Sunday, December 8, 2013

8/12/2013: Forbes Claims v Reality


I wrote about Forbes' ludicrous 'rankings' relating to Ireland last week (here: http://trueeconomics.blogspot.ie/2013/12/5122013-that-forbes-folly-of-global.html). But there is more to it than what I covered in the first post.

Forbes makes an assertion that Irish labour costs have declined over time. Have they? Really?

Here's CSO latest data (through Q2 2013) based on occupation and sector of employment. Not perfect, but tells us two things:

  1. Have earnings declined?
  2. If yes, have they declined in areas that are of relevance to investors?
Here are some charts:


Key occupational level of skills, traditionally associated with foreign investment in Ireland (we are not a cheap manufacturing location, after all, and make a claim that we compete on high skills) are Managers, Professionals and Associated Professionals. Chart above shows that for all sectors in the economy, average weekly wages in this occupational category rose between Q2 2010 and Q2 2013. The rate of increase ranges from 11.1% for Business & Services, to 10.9% for Industry, to 10.4% for all sectors. Public Sector posted weakest increase of 5.2%.

So, Forbes: no, there was no relevant decrease in wages that investors can be concerned with in deciding that Ireland is Numero Uno...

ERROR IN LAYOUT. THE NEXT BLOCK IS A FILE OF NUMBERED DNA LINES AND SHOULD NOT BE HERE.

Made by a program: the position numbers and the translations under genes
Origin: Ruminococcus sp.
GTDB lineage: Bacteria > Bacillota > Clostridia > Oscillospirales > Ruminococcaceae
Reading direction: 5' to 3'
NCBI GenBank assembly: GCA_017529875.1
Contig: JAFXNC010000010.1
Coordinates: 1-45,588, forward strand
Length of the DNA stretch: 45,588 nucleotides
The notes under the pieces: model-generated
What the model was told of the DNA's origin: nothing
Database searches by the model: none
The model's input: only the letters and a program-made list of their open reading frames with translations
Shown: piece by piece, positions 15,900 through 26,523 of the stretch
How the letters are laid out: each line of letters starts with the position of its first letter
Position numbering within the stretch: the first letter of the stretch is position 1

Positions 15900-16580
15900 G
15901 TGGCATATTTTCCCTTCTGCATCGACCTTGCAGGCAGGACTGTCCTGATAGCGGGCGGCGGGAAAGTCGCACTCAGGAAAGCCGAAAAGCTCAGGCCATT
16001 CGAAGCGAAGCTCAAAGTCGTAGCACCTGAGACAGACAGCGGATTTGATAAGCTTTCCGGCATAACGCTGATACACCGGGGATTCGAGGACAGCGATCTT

But, may be investors reading Forbes are into lower skilled occupational categories? Call centres and generic sales? So, take a look at the Clerical, Sales and Service Employees category next:

 
Things are a bit volatile here, but trends are all up, with exception for Public Sector. Industry - up 7.6%, Business & Services up 1.7%, all economy: up 0.4%, as Public Sector is down 9.9%.

So, Forbes: no, there was no relevant decrease in wages that investors can be concerned with in deciding that Ireland is Numero Uno...

However, of course Forbes investors might look toward Ireland as a manual workers paradise? While I have no idea why they would do so, let's just entertain this possibility:


Forbes' investors won't be looking at employing Production, Transport, Craft and Other Manual Workers in Ireland in Industry were they concerned with wages inflation. In this category, Irish weekly wages rose, on average, 1.5% in Q2 2013 compared to Q2 2010. Across Business and Services sector, wages for this category of least-skilled workers fell over the last 36 months, but by only 0.6%. Not exactly spectacular 'gains in competitiveness'. And across all economy - these were down just 0.7%. In Public Sector we registered a significant decrease of 6.6% in this employment category, but it is unlikely to be a point worthy of consideration for Forbes' investors...

So can anyone from Forbes, perhaps, explain, how on earth can these trends suggest massive competitiveness gains?

Lastly, there is the actual claim made by Forbes: "Nominal wages fell 17% between 2008 and 2011, which helped keep labor costs in check." In Q1-Q3 2013, average weekly wage in Ireland stood at EUR687.87 against same for Q1-Q3 2008 of EUR702.34. In other words, average wages have declined (based on Q1-Q3 averages) only 2.06%. In Q3 2013 average weekly earnings were 3.04% lower than in Q3 2008. Where do 17% come from, one wonders?..

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